One of my students in the Chart Interpretation Forum explored the idea that Mae West’s chart seemed to point to a career in politics. West’s chart suggests a tremendous amount of charisma and a need to express her individuality in a very big, extroverted way. And when you also include West’s Mars in Aquarius in the 10th house, which seeks to take humanitarian action in a very pubic arena (and which is also heavily involved in West’s identity and personality), it does indeed suggest an inclination towards public service. Whether that career in politics would be distinguished or successful is another matter entirely. West’s strong personality also carries a strong 12th house emphasis, which brings up self-sabotage and hidden enemies; plus, her Mars is retrograde, which suggests resistance and backlash surrounding her public actions. On reflection, this describes a typical career in politics, including the scandals and public humiliation.
Everything about this interpretation was astrologically sound and well argued. There was just one problem: it was virtually impossible.
Mae West was a woman, born in the United States in 1892. Not only were there no women politicians at that time, but also women didn’t gain the right to vote in a national election until 1920. Politics wasn’t an option for West. She had to find some other avenue to channel and express these energies.
In theory, our lives are filled with unlimited possibilities, but in practice, our choices are limited. This has nothing to do with power; you have infinite creative power at your disposal. What you need, however, is vision, imagination, and faith. Not only do you need a dream, but you also need to be able to see yourself living that dream. And far too often, our dreams are limited by our realities.
Role Models and Cultural Conditioning
As children, we are programmed with unconscious beliefs about what is possible. The adults that we see in the world are our role models. They demonstrate what we can be when we grow up, but they also demonstrate what we can’t be. And we’re also influenced and limited by cultural and social programming about what kinds of behavior are acceptable, and what kinds of behavior are not.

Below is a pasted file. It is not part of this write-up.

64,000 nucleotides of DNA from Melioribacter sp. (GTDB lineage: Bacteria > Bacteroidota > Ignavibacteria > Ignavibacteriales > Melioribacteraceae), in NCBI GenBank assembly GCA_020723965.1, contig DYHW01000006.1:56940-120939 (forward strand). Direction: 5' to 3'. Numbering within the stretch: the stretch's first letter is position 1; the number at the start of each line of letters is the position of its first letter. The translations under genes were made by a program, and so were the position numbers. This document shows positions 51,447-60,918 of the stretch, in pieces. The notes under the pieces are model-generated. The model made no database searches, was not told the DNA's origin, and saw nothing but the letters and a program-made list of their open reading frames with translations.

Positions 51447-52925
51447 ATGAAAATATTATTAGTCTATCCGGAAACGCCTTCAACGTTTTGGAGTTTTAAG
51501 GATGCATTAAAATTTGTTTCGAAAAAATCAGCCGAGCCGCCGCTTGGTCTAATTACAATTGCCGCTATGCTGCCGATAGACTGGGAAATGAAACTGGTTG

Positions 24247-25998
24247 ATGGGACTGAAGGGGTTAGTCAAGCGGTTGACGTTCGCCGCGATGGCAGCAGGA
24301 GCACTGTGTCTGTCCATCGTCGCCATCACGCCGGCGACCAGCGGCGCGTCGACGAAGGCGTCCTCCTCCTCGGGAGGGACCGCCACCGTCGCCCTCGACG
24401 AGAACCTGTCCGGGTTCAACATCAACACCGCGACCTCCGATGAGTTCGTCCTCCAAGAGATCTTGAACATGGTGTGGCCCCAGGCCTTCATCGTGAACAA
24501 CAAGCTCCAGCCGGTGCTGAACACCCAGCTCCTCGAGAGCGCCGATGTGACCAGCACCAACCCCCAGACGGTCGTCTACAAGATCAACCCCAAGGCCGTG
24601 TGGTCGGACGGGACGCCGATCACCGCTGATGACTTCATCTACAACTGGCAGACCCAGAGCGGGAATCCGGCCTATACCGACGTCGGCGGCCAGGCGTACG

In The Talent Code, Daniel Coyle documents how role models and heroes are responsible for igniting hotbeds of talent because they provide primal cues. For example, until 1998, no South Koreans had ever been successful in professional Golf. But in May of 1998, Se Ri Pak became a national icon when she won the McDonald’s LPGA Championship. Throughout South Korea, girls began to think, “If she can do it, why can’t I?” Every year, more South Korean golfers participated on the LPGA tour, and within 10 years, there were 33 South Korean women on the tour, collectively winning about a third of the events.
There was no astrological shift involved here. There is no astrological signature that represents the ability to golf. What changed was the culture. Girls growing up in South Korea suddenly had a new way to channel and express certain energies. This didn’t have any effect on girls in any other country, however, because an American girl would not see herself reflected in the image of a South Korean woman. In fact, the unconscious message to an American girl might be “I can’t become a professional golfer because I’m not South Korean.”
In the case of Mae West, it’s unlikely that she would have been a politician because when she was growing up, she never saw any women in politics.
Women born with very strong or prominent Mars energy had few acceptable outlets to express this until very recently. A man with a strong Mars could be an athlete, or a soldier, or a powerful leader; but a woman with a strong Mars had none of these options until quite recently. Billie Jean King was instrumental in legitimizing women as professional athletes. Women born in the 1980s had powerful, strong role models to express a strong Mars, but this was not the case for women born in earlier generations.
Obviously, someone has to be the first. There will always be pioneers, exceptional, courageous individuals who can see beyond cultural limitations of gender, race, or indeed any other label. Jackie Robinson became the first African American to play in major league baseball. Billie Jean King challenged — and defeated — male tennis champion Bobby Riggs in the “Battle of the Sexes” and raised the profile of female athletes. Sandra Day O’Connor was the first woman appointed to the United States Supreme Court. And of course, in 2008, Barack Obama became the first African American to be elected President of the United States. Each of these remarkable individuals opened doors for millions of people around the world, presenting new possibilities. But each of these individuals is remarkable. They are exceptions, not the rules.
The energies in the natal chart can express in an infinite number of ways. The conditions of our lives focus and direct these energies, much like the banks of a river direct its flow towards the sea. We each have the ability to change the course of the river of our lives, but most people just go with the flow.
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